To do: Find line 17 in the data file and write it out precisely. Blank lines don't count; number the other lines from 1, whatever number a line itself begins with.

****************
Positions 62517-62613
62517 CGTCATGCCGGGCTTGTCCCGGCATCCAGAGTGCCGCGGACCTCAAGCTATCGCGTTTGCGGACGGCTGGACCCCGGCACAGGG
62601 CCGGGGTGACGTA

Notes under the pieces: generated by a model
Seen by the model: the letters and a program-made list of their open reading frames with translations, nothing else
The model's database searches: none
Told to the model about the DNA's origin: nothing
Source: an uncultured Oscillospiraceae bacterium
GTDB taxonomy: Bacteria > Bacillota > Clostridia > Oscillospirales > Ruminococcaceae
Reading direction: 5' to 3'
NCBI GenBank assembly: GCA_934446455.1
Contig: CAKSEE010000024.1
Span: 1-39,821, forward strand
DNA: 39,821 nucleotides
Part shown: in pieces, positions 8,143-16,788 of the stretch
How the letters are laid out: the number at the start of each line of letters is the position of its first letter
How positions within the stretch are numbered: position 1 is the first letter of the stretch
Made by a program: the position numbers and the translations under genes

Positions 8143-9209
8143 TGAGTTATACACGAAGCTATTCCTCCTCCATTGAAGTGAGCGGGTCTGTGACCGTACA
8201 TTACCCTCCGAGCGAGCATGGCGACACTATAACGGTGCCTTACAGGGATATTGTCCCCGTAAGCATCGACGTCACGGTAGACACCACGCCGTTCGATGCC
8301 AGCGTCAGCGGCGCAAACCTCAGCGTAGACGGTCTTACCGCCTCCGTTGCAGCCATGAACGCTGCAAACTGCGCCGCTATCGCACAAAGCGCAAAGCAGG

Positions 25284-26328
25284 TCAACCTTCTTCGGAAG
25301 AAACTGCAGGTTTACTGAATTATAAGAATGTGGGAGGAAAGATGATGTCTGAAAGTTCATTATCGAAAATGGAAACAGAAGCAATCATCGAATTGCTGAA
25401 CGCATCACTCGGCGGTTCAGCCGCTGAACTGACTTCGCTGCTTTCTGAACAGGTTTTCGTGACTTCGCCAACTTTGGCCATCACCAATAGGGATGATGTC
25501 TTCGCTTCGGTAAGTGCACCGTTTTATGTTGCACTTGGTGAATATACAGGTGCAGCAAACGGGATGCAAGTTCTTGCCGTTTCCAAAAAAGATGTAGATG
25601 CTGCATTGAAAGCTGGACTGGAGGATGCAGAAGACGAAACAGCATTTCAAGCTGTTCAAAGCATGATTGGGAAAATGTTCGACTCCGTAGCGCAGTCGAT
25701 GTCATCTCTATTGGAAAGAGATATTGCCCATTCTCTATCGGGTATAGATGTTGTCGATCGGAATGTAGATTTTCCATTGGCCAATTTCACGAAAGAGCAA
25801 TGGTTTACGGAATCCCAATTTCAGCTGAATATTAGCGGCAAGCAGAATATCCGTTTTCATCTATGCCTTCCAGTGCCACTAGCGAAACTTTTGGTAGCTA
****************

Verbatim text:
How positions within the stretch are numbered: position 1 is the first letter of the stretch